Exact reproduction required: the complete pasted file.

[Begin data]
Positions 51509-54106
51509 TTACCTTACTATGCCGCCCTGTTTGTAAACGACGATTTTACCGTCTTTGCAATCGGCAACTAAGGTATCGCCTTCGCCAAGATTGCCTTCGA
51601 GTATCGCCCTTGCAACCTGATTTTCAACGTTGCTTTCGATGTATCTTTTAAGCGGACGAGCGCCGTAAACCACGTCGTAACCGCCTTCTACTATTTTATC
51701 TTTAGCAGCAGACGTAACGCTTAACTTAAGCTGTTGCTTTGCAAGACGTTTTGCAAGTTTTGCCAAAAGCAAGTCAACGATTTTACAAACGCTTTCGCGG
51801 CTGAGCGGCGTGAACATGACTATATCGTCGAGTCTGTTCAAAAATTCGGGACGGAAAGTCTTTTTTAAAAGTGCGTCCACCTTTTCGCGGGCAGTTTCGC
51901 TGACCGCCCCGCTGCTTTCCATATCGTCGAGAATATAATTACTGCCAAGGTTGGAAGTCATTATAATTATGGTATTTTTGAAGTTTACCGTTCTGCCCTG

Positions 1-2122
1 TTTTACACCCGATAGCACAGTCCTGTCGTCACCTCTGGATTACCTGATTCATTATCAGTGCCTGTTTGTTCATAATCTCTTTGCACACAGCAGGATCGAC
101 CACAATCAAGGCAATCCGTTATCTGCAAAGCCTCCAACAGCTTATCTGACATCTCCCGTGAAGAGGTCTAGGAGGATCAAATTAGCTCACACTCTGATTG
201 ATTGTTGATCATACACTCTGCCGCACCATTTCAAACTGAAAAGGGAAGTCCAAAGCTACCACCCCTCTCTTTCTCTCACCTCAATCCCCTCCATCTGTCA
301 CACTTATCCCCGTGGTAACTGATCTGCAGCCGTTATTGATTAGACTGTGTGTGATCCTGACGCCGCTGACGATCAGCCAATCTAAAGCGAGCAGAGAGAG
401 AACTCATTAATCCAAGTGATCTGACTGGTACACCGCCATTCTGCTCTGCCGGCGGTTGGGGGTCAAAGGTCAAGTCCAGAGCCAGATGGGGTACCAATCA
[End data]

Positions 51509-54106
51509 TTACCTTACTATGCCGCCCTGTTTGTAAACGACGATTTTACCGTCTTTGCAATCGGCAACTAAGGTATCGCCTTCGCCAAGATTGCCTTCGA
51601 GTATCGCCCTTGCAACCTGATTTTCAACGTTGCTTTCGATGTATCTTTTAAGCGGACGAGCGCCGTAAACCACGTCGTAACCGCCTTCTACTATTTTATC
51701 TTTAGCAGCAGACGTAACGCTTAACTTAAGCTGTTGCTTTGCAAGACGTTTTGCAAGTTTTGCCAAAAGCAAGTCAACGATTTTACAAACGCTTTCGCGG
51801 CTGAGCGGCGTGAACATGACTATATCGTCGAGTCTGTTCAAAAATTCGGGACGGAAAGTCTTTTTTAAAAGTGCGTCCACCTTTTCGCGGGCAGTTTCGC
51901 TGACCGCCCCGCTGCTTTCCATATCGTCGAGAATATAATTACTGCCAAGGTTGGAAGTCATTATAATTATGGTATTTTTGAAGTTTACCGTTCTGCCCTG

Positions 1-2122
1 TTTTACACCCGATAGCACAGTCCTGTCGTCACCTCTGGATTACCTGATTCATTATCAGTGCCTGTTTGTTCATAATCTCTTTGCACACAGCAGGATCGAC
101 CACAATCAAGGCAATCCGTTATCTGCAAAGCCTCCAACAGCTTATCTGACATCTCCCGTGAAGAGGTCTAGGAGGATCAAATTAGCTCACACTCTGATTG
201 ATTGTTGATCATACACTCTGCCGCACCATTTCAAACTGAAAAGGGAAGTCCAAAGCTACCACCCCTCTCTTTCTCTCACCTCAATCCCCTCCATCTGTCA
301 CACTTATCCCCGTGGTAACTGATCTGCAGCCGTTATTGATTAGACTGTGTGTGATCCTGACGCCGCTGACGATCAGCCAATCTAAAGCGAGCAGAGAGAG
401 AACTCATTAATCCAAGTGATCTGACTGGTACACCGCCATTCTGCTCTGCCGGCGGTTGGGGGTCAAAGGTCAAGTCCAGAGCCAGATGGGGTACCAATCA